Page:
The following is the foreword to the book JUILLIARD published by Harry N. Abrams, Inc. in conjunction with the American Masters program JUILLIARD.
Foreword by Frank Rich
American culture, like the nation that is ever reinventing it, is so sprawling and varied that it’s hard to imagine how any single institution could encompass it. But such is the nearly century-long history of Juilliard. Born when a young country was first discovering that it might have a serious appetite for the arts, Juilliard grew up with both the country and its burgeoning cultural capital of New York to become an internationally recognized synonym for the pinnacle of artistic achievement.
From its advent as the Institute of Musical Art in 1905, Juilliard knew what it was about. Frank Damrosch, its creator, championed “high standards” in his opening address. As the head of music education for New York’s public school system in an era when immigrants were remaking the city, he had the wisdom to seek students of every possible origin, regardless of gender or social class. This was far from a standard vision for the time. High culture in America still meant mainly imported European culture, not the heterogeneous, home-grown brew it would become. Damrosch wanted to inculcate the classical tradition in his students, but in a fertile democratic environment, open to all with the talent and the will to pursue it. This wholly American idea caught on immediately. Planned for 150 students, Damrosch’s school had an enrollment of 500 within a year.
What would follow would be a peripatetic history as the Institute of Musical Art moved from the Lenox Mansion on lower Fifth Avenue all the way uptown to Claremont Avenue in Morningside Heights before merging with the Juilliard Graduate School in 1926. In keeping with the expanding cultural map of the city, Juilliard would move to Lincoln Center in 1969. But more revealing than the school’s geographical journey is the steady expansion of its artistic portfolio. Dance was added in 1951, then drama in 1968, then jazz. All the while the international reach of the student body was expanding as well. This was surely a formula for explosive creative fusion, and the proof is in the extraordinary range of brilliant alumni.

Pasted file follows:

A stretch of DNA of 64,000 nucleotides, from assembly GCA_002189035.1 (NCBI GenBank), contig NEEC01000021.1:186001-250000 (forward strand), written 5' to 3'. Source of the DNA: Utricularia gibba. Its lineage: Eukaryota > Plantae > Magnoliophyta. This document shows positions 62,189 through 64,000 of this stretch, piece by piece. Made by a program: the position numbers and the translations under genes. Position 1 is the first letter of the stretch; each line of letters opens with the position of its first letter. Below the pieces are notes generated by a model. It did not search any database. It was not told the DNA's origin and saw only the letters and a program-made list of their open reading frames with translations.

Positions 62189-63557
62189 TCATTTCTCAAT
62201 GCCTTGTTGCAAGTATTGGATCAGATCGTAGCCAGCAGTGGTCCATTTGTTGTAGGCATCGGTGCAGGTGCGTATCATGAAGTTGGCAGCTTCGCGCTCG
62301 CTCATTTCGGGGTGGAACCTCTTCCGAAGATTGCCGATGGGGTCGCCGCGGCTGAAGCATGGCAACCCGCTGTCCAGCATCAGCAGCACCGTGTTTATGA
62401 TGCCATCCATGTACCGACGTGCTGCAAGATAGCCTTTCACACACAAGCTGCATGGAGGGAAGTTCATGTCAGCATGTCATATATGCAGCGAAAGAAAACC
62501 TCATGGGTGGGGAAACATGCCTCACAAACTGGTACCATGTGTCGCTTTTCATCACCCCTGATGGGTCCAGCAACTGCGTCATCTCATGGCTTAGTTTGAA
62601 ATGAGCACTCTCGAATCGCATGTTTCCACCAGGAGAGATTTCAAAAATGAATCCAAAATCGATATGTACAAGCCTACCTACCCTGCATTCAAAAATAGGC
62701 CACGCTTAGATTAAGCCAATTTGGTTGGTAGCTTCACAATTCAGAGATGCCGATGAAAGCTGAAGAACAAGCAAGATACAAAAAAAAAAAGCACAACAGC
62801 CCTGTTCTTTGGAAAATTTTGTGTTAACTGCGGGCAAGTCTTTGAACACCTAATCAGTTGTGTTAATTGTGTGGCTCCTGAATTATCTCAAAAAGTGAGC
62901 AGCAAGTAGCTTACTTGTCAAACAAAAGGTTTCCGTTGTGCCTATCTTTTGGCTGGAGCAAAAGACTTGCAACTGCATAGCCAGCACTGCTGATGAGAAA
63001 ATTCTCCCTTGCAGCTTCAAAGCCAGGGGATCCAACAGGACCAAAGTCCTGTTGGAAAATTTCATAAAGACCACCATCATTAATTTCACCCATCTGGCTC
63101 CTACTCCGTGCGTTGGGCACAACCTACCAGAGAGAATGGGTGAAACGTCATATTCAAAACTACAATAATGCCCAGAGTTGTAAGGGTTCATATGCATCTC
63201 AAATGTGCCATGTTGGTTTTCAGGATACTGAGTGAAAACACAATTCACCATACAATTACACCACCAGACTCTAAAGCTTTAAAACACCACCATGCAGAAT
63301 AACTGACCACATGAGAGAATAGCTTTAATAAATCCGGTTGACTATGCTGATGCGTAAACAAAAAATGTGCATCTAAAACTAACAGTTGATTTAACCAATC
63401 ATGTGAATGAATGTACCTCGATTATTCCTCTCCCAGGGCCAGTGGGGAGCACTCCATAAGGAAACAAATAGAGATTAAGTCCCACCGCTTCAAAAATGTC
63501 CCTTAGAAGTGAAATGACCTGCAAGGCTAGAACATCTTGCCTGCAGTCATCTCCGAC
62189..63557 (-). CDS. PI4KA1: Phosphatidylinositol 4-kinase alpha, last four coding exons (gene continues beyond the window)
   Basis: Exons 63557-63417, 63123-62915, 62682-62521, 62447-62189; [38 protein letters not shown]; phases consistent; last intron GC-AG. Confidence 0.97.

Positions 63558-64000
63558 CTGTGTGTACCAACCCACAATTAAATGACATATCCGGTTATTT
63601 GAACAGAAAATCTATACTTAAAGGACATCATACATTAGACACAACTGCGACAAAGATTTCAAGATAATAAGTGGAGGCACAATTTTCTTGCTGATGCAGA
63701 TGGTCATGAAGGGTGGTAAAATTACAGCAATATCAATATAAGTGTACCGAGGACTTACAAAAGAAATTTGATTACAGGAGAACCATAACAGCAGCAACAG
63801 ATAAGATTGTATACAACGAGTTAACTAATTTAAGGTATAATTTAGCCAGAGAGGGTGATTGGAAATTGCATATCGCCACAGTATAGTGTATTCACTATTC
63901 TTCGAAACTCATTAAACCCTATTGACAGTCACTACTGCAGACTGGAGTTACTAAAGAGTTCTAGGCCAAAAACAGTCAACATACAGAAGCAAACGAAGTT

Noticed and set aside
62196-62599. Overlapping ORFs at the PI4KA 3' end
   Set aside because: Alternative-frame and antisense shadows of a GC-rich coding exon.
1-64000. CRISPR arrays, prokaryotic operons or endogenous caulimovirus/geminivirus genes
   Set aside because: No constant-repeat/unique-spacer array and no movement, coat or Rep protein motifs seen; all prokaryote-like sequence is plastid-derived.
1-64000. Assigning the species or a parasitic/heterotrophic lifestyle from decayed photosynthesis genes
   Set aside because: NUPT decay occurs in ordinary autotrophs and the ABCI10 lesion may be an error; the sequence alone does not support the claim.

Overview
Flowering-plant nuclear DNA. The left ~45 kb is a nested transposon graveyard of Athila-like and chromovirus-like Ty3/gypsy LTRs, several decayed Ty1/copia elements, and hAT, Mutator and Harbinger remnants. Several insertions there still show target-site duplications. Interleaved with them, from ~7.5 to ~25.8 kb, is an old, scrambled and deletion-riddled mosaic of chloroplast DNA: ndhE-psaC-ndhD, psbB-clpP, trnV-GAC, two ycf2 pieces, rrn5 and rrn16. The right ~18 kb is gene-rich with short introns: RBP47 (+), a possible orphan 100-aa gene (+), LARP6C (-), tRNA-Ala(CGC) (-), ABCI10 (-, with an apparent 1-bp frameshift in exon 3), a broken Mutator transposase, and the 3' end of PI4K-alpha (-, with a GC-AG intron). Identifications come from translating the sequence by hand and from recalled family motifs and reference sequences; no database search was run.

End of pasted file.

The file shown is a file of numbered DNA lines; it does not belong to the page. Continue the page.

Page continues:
Whether as students or teachers, the Juilliard roster is in itself a cavalcade of our crazy-quilt artistic history: Richard Rodgers and Kevin Spacey, Leontyne Price and Milton Babbitt, Paul Taylor and Dorothy DeLay, John Houseman and Martha Clarke, Sarah Chang and Robin Williams, William Schuman and Marvin Hamlisch. It’s not just that this institution has nurtured so many of the giants in all the arts, but in true American fashion, it has nurtured high and pop culture alike, from the Met and the Philharmonic to Broadway and Hollywood. It has also, again in the best American tradition, forged pioneers and leaders who have fanned out throughout the country and the world to bring Damrosch’s “high standards” to every conceivable performing-arts arena. Under its modern leader, Joseph W. Polisi, the ideals of artistic citizenship and advocacy have been added to Juilliard’s repertoire, and you see those ideals being carried forward everywhere by the school’s progeny, from the national educational mission of Wynton Marsalis to the remaking of Shakespearean theater under Michael Kahn’s auspices in Washington. Juilliard is, as you will see, an epic story, but a quintessentially American epic of perennial reinvention, with thrilling new chapters being added every day.
(c) 2002 Frank Rich, reprinted with permission from JUILLIARD, published by Harry N. Abrams, Inc.